After 1978, China specialised in gradually more complex labour intensive manufacturing. It began to catch up rapidly, moving towards an economy which in terms both of technology and levels of economic development, if continued for a few more decades, will resemble Western developed capitalist economies. China’s average GDP growth was nearly 10 percent per year up to 2014, lifting 800 million people out of poverty, mainly in cities. Poverty was largely eliminated in Eastern coastal urban areas, although development was much slower in rural areas. Prices were gradually liberalised, regional governments were granted greater fiscal autonomy and provided incentives to attract investment and drive growth, and the private sector was also expanding. China was responsible for the great majority of the world’s achievement of the UN millennium development goal of halving extreme poverty between 1990 and 2005: although China contains only about 18 per cent of the world’s population, it accounted for more than three quarters of global poverty reduction during this period. But, so far, China has been far less successful in contributing to the achievement of environmental SDGs. Xi Jinping’s authoritarian central government has produced numerous plans for a top down agenda to counter climate change and to tackle China’s environmental problems. The National Development and Reform Commission (NDRC) published its National Plan for Responding to Climate Change in 2014 which outlined strategies to strengthen laws and regulations on climate change and to limit large-scale industrialisation and urbanisation. It also proposed defined baseline levels of ecological health that should be maintained in key areas including the headwaters of the Yangtze and Yellow rivers, limiting total coal consumption, and proactively promoting cleaner energies. The 13th Five-Year Plan (2016-2020) produced under the leadership of Xi Jinping was formally adopted in March 2016. It stresses sustainable development and intentions to promote a low-carbon energy system. But so far, there have been numerous rules, regulations and plans which have failed to achieve the objectives set for them. Compliance by industry and local governments with central government regulations has mainly been notable for its absence. For example, trucks are checked to verify that they are compliant with emission standards, and should be fined if they fail to comply.  But fines are rarely imposed because vehicles are often carrying food; and local regulations stipulate that such transport should not be disrupted. Chinese fuel standards are set very low. There are regulations specifying that vehicles should be fitted with emission control devices. But it is unclear which organisations should be responsible for enforcing this regulation and as a consequence many vehicles lack emission control devices, and as a consequence many cars produce emissions 500 times the national standards. There is also extensive corruption and confusion in relationships between organisations responsible for supplying energy, electricity and coal. China also plans to increase the urban proportion of the population from fifty-three percent in 2013 to sixty percent in 2020. The detrimental global environmental consequences of hundreds of millions of new urban consumers could be immense, regardless of the extent to which their rising demands are satisfied by China’s domestic production or elsewhere (Eckart, 2016).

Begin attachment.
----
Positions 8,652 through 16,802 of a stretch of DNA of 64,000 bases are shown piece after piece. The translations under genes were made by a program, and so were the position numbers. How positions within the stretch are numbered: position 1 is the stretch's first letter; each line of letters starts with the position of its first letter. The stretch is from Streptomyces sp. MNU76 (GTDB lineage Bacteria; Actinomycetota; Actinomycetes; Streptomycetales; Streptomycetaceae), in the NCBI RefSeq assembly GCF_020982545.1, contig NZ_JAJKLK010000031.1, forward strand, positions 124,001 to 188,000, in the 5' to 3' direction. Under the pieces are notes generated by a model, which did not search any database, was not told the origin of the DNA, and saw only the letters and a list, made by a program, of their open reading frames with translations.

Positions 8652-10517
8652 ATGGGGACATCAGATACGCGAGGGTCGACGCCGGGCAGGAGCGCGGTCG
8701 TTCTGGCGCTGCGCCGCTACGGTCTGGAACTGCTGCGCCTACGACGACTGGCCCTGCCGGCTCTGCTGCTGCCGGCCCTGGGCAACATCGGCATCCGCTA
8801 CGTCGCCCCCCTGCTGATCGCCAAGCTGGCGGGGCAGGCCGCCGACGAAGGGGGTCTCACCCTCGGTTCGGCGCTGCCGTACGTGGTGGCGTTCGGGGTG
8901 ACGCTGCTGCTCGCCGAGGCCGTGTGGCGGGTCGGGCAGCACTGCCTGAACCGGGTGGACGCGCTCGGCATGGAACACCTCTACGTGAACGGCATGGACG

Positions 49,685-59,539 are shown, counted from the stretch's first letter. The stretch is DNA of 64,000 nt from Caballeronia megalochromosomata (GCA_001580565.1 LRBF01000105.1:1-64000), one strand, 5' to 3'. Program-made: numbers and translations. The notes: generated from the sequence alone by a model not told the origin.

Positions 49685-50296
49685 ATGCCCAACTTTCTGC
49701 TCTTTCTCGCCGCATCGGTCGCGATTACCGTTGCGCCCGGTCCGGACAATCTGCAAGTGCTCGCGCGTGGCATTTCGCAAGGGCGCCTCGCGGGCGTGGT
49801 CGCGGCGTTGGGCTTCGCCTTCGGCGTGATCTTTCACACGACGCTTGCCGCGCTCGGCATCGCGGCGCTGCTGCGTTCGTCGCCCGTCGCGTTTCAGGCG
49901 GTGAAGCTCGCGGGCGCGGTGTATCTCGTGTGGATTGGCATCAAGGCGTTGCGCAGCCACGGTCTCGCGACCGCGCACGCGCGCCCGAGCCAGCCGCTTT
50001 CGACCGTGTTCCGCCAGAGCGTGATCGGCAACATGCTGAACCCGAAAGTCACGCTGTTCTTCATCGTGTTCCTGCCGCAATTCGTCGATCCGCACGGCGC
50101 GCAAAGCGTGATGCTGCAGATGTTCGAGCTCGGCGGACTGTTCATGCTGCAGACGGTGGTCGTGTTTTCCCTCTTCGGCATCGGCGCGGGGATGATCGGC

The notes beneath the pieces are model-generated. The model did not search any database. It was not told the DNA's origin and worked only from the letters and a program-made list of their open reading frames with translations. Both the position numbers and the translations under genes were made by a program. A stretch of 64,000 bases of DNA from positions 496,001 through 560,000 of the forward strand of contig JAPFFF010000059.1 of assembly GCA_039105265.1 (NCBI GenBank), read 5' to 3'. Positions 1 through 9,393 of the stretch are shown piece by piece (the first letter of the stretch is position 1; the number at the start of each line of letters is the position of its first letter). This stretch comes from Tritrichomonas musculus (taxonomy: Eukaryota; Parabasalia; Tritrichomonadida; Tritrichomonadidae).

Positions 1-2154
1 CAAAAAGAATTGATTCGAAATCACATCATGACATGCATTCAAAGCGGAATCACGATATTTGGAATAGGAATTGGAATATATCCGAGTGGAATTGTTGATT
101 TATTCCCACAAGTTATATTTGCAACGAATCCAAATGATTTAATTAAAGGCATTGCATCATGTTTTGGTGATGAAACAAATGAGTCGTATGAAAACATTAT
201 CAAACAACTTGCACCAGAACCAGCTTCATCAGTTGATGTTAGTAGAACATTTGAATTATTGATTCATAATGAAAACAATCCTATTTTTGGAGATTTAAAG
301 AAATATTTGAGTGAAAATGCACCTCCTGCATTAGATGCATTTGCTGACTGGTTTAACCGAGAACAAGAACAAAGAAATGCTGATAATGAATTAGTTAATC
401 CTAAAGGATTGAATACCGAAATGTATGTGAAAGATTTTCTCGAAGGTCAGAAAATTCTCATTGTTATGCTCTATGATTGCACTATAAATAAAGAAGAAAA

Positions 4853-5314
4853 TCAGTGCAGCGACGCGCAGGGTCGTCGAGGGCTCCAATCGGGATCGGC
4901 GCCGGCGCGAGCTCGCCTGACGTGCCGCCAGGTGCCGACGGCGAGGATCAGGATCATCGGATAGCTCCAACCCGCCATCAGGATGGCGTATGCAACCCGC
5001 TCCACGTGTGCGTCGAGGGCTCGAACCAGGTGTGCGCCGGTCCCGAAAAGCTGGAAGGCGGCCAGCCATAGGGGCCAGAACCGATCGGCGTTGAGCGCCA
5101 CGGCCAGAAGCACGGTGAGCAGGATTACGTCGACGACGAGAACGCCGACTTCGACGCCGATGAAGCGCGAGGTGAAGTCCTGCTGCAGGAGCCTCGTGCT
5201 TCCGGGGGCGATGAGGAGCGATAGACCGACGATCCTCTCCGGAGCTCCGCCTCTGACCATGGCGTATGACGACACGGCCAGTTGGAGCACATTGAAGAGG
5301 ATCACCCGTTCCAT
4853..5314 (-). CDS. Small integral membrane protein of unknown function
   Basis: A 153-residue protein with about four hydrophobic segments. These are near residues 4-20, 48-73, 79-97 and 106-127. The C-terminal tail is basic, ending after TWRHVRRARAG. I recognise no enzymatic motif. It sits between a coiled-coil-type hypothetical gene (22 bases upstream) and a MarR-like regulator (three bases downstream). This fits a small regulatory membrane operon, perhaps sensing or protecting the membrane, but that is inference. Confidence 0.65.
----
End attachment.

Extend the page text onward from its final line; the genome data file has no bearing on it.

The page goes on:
The USSR collapsed in 1991, but China continues as a nominally Communist state, although moving fast  in a capitalist direction since 1978. It has made very important progress in inequality reduction, and despite very little progress so far, it is conceivable that China could become a catalyst for worldwide environmental change. Consumers can be persuaded – or compelled by carefully designed legislation – to change their choices. And production technologies and environmental policies can be developed to make the production of all goods and services far less environmentally damaging over time. China’s huge population size, and the enormous environmental damage and pollution from which it suffers at present, give China substantial incentives to reduce the environmental damage it causes and suffers from. To achieve this would require determined, highly effective efforts to resolve numerous extraordinarily difficult and complex problems such as bureaucratic buck-passing and corruption (Golley, 2016). But there is no indication yet that China will be successful in this direction. In terms of sustainability, in most respects – both positive and negative – China can now be considered as comparable to  large modern capitalist economies. A very positive aspect is that in China, as in many large capitalist economies, millions of people have been lifted out of dire poverty.